My Recent Experience with Art Education

I started working for a local studio last May, Bad Dog Arts, and honestly when I went in for the interview I had no idea what to expect. I was in search of additional work, and sincerly hoped I would have room to grow and feel creative in the work place. During the interview they told me they were a non-profit arts organization for youth in our community, creating a safe place for kids to feel confident in their creativity. I have to tell you, as an art major, I was slapping myself in the face to be sure this was really happening. My thoughts had been in the realm of art and teaching, and here was a gold plated opportunity to decide if this really made sense to me, by giving it an actual go.

I was able to assist through the summer art camps, where week long themed camps were held for different ages of kids, and we explored various facets and mediums of art. We were sculpting, painting, drawing, building, destroying, and letting our minds run wild with ideas, and then making them happen with our hands. I openly admit, children are extremely tiring, but their minds are miracles. They are fearless little creatures, and something I so badly needed to observe. I would inquire what a kid was creating, and proceed to say "What colors do you want to paint your sculpture?" They would respond with a slew of colors, and I would think to myself, "well, those do not go together at all, but okay!" Then, they would show me their finished project, and I would stare amazed at what they had accomplished. They literally started with nothing, wanted to build an ice crystal breathing dragon, and made it happen. SIMPLE. There were times, I tried to explain something was not going to work properly, rattling off a list of reasons: the weight wasn't proportional, mixing those colors will only give you brown, it will break if it is to thin etc. etc. The kids would look at me with obscurity, and once again the fearless factor prevailed. They would learn quickly, make small suggested adjustments, and resumed making what they intended. I had been caught up in so many rules I forgot what it was like to not know them. Someone once told me, "You have to know the rules, to know how to properly break them." Knowing the rules can make you self conscious; I thought I was free in my art filled thinking, but I had no idea just how free I needed let myself be.

My observation the past few months teaching art in public schools is this...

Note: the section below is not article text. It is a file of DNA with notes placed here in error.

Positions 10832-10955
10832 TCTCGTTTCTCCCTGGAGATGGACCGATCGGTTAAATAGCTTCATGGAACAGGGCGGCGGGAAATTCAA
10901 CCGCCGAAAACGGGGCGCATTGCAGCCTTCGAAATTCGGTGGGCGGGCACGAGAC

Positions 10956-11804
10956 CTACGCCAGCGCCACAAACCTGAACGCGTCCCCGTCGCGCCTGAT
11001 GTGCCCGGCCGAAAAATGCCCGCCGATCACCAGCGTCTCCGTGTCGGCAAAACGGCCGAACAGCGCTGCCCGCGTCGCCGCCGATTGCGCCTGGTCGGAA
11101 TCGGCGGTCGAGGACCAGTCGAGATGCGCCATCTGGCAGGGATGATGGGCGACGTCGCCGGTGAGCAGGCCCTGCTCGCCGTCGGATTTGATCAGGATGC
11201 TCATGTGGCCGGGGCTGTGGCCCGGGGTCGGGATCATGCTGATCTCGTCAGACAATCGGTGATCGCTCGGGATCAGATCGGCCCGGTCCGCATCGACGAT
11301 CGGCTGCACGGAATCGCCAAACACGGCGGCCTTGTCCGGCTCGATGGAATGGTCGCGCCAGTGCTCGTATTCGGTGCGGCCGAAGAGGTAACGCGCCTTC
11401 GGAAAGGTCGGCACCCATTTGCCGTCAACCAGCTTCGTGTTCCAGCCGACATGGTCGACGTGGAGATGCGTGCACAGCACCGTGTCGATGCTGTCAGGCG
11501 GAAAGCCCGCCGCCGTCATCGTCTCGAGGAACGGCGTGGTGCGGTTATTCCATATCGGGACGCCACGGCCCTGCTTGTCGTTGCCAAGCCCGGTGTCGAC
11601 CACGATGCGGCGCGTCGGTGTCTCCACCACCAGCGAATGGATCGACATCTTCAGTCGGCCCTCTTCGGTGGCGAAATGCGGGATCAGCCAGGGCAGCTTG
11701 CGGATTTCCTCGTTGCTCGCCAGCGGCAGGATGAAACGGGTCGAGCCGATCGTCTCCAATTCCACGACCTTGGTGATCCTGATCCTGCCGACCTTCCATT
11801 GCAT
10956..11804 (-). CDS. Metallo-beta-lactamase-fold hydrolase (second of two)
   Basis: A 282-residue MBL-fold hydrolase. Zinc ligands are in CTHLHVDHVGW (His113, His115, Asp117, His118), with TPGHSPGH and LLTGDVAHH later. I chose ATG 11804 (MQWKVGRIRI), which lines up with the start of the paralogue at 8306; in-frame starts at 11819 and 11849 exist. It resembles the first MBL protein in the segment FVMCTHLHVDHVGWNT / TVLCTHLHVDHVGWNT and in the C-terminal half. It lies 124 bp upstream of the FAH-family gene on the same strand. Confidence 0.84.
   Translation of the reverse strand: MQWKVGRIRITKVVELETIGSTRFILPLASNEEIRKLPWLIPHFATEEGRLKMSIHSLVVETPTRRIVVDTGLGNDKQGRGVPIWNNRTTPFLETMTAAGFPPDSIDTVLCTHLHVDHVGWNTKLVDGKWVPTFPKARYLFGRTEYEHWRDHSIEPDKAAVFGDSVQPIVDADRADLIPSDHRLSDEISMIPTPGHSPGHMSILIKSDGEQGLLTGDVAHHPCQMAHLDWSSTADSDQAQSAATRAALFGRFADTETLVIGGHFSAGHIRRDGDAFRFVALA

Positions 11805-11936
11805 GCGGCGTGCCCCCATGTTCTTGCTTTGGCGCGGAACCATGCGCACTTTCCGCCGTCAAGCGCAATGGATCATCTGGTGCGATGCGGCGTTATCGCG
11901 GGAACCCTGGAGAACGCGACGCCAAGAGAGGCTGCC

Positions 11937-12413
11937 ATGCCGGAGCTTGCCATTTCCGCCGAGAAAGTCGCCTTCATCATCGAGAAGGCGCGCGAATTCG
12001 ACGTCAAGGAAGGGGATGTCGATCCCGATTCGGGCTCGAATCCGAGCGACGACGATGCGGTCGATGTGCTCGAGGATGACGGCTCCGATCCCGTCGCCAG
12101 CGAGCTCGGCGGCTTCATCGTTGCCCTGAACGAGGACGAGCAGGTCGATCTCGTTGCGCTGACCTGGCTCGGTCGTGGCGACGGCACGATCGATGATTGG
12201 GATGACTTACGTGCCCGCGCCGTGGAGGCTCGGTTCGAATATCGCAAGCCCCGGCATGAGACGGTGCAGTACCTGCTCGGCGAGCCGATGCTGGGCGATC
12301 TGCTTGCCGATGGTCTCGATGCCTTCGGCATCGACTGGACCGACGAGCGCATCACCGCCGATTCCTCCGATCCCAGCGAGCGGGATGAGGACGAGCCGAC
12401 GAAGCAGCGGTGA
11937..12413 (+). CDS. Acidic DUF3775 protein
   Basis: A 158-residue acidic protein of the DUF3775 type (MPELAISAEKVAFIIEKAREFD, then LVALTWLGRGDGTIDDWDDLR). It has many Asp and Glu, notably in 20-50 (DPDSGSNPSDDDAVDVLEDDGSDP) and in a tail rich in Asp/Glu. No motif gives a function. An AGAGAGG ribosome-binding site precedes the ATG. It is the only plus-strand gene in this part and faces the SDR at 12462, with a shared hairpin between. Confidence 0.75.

I would start the class by asking the kids, "Who thinks they are an artist?" The kindergarten class would almost toss their arms out of their sockets raising their hands. There was no doubt all of them felt and knew they were artists. It was a similar experience with first, a few stragglers in second, and almost half the class did not raise their hand in the third grade class. What happened?! I noticed kids started becoming very aware of themselves, they were suddenly insecure, and waited to see what the kid next to them was doing. By the time kids reach fourth grade, they have started determining who the "good" artists were in class, and this only gets more confining as children get older. Art is being taught out of them instead of being used as a tool to help them further succeed in other interests. It is unfortunate children and most adults do not see the craft in a surgeon, or the creativity in a biochemist; furthering art's segregation from math, science, and other subjects. When I talk about doctors, engineers, and lawyers being artists, kids are completely confused; they do not recognize these professions as being creaitive. We should feel ashamed, because the unrestricted motion of thinking art inhibits is important in developing important ideas in all fields. Our minds work in extraordinary ways, and naturally they interpret and transfer information differently, and that should be embraced. I will be realistic, most schools do not have the funding to hold an art class in their schools; this is not the problem, the problem is when we separate art other subjects when they could be working hand in hand. To drive my thoughts home, there is an amazing TED TALK by Ken Robinson; he makes the case for creating an educational system that nurtures (rather than undermines) creativity. Watch it!